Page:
Concept

Carbon-14

Summary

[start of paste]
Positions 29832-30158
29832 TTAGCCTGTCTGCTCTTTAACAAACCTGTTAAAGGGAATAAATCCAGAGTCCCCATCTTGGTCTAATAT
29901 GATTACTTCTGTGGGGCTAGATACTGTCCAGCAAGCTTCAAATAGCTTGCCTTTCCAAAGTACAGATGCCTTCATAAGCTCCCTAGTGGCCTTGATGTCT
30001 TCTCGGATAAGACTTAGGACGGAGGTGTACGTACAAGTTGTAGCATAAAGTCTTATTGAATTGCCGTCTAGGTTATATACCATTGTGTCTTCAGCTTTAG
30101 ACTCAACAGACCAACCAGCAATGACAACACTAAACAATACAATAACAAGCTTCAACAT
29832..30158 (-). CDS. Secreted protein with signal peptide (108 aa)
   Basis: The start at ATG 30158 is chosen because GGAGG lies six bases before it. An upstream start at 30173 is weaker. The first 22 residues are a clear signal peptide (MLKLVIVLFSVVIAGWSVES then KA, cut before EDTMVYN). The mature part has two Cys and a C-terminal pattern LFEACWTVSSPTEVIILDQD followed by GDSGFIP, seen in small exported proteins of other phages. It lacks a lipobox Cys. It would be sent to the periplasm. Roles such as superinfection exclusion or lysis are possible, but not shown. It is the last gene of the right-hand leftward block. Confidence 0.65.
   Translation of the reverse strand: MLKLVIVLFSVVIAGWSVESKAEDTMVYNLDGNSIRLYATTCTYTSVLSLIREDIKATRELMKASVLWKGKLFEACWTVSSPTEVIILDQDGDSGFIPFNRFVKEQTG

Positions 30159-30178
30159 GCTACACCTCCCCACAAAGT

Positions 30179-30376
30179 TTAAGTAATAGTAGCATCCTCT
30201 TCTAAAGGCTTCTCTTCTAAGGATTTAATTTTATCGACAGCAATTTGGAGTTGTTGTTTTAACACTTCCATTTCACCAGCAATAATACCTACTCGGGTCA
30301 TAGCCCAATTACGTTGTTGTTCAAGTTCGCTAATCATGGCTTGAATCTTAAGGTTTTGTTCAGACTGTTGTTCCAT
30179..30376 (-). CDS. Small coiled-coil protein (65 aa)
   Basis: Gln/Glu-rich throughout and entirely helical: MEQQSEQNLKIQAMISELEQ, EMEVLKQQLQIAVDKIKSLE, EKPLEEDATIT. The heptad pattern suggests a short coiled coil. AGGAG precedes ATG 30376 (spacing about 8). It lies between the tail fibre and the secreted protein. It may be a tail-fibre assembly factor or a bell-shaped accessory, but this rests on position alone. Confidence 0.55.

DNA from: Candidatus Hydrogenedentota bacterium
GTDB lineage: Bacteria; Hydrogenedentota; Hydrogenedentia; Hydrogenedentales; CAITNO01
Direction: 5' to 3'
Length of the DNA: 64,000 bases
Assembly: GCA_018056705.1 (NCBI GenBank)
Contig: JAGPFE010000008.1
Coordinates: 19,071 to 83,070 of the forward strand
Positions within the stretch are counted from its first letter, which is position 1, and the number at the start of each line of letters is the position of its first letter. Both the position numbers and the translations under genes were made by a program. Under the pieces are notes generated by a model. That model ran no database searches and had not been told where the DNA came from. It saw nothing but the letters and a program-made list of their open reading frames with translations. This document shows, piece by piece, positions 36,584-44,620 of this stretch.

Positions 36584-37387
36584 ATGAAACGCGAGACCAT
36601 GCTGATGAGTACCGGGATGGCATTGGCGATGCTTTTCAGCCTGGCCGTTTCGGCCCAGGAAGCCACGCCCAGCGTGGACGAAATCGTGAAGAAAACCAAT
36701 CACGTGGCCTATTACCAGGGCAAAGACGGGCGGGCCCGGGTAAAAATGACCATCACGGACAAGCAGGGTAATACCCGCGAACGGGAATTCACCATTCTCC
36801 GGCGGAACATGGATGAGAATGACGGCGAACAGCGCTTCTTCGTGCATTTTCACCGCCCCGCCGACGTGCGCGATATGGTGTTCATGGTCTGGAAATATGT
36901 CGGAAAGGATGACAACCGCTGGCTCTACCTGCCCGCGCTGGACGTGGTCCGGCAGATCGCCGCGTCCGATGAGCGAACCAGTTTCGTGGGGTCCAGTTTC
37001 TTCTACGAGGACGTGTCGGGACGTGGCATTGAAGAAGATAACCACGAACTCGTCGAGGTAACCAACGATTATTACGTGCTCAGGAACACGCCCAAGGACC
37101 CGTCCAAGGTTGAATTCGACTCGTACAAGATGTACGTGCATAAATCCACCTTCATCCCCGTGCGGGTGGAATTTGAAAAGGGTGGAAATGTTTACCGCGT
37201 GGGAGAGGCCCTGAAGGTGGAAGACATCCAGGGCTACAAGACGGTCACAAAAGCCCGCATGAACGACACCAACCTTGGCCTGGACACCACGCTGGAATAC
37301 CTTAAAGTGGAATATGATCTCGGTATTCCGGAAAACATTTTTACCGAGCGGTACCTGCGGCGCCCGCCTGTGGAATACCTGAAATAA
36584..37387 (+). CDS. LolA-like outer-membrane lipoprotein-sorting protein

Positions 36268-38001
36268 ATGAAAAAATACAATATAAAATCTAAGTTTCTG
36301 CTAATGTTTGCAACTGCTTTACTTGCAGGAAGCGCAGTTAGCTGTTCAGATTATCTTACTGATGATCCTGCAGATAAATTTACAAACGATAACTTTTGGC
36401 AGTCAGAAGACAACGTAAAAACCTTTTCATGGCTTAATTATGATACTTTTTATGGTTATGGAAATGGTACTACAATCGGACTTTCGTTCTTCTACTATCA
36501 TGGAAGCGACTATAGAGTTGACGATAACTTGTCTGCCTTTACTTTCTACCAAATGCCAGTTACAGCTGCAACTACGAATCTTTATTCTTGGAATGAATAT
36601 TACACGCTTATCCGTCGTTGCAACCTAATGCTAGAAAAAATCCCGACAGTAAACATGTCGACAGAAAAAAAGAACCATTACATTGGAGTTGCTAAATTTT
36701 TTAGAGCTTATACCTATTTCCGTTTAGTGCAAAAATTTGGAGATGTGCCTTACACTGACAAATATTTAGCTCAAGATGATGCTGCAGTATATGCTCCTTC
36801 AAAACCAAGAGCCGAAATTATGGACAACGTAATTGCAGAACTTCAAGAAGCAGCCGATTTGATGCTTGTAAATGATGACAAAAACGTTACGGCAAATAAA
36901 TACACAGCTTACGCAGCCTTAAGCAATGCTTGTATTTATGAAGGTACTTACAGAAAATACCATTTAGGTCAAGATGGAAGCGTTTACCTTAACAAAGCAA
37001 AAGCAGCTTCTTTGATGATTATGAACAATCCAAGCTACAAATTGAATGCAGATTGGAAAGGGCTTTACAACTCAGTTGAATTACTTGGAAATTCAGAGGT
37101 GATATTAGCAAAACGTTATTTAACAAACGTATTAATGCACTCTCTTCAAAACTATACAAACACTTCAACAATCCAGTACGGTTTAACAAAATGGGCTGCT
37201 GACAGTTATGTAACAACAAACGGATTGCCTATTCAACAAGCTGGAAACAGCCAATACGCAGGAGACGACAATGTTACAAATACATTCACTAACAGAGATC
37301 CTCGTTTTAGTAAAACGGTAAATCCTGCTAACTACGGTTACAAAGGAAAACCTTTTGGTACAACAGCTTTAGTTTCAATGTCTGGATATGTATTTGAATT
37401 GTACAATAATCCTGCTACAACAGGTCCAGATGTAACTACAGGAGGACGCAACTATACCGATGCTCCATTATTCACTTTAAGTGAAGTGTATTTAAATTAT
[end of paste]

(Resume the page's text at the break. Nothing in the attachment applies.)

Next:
Carbon-14, C-14, 14C or radiocarbon, is a radioactive isotope of carbon with an atomic nucleus containing 6 protons and 8 neutrons. Its presence in organic materials is the basis of the radiocarbon dating method pioneered by Willard Libby and colleagues (1949) to date archaeological, geological and hydrogeological samples. Carbon-14 was discovered on February 27, 1940, by Martin Kamen and Sam Ruben at the University of California Radiation Laboratory in Berkeley, California. Its existence had been suggested by Franz Kurie in 1934. There are three naturally occurring isotopes of carbon on Earth: carbon-12 (12C), which makes up 99% of all carbon on Earth; carbon-13 (13C), which makes up 1%; and carbon-14 (14C), which occurs in trace amounts, making up about 1 or 1.5 atoms per 1012 atoms of carbon in the atmosphere. Carbon-12 and carbon-13 are both stable, while carbon-14 is unstable and has a half-life of 5700 years. Carbon-14 has a maximum specific activity of 62.4 mCi/mmol (2.31&
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